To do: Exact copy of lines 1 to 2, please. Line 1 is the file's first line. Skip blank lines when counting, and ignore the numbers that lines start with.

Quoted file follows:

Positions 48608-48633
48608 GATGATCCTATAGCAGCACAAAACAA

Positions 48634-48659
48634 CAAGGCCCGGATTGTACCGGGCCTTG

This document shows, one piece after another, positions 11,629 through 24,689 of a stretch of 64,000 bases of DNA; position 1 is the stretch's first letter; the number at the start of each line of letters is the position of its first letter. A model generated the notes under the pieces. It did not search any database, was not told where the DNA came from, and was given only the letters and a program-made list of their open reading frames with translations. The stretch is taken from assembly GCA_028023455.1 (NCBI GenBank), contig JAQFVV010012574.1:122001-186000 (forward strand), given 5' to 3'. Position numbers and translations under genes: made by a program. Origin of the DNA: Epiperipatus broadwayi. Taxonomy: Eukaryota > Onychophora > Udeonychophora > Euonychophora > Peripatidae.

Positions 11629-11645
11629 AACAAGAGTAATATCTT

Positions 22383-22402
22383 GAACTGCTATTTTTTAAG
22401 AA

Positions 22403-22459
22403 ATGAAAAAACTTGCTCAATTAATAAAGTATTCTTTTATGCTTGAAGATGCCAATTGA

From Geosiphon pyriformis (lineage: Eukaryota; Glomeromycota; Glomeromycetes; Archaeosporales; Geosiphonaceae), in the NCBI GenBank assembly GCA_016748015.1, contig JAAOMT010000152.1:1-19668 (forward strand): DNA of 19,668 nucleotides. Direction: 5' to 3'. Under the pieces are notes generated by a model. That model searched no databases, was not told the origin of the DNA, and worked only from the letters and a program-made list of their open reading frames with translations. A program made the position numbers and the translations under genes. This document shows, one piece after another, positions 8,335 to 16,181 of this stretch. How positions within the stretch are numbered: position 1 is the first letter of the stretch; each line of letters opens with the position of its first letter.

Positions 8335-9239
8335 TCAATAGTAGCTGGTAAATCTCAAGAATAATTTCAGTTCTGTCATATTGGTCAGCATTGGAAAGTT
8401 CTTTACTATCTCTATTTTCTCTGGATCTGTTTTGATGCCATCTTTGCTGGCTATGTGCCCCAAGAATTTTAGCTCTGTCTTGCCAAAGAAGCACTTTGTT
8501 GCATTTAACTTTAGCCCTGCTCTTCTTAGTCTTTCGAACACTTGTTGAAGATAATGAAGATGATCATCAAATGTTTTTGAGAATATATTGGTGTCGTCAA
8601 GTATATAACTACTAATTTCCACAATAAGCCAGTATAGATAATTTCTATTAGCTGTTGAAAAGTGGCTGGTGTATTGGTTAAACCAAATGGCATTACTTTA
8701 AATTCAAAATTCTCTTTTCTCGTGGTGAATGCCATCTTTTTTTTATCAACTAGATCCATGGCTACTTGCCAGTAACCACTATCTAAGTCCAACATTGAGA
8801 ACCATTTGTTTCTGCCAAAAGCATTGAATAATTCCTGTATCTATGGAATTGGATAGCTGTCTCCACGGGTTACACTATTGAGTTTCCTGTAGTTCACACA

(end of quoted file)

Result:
Positions 48608-48633
48608 GATGATCCTATAGCAGCACAAAACAA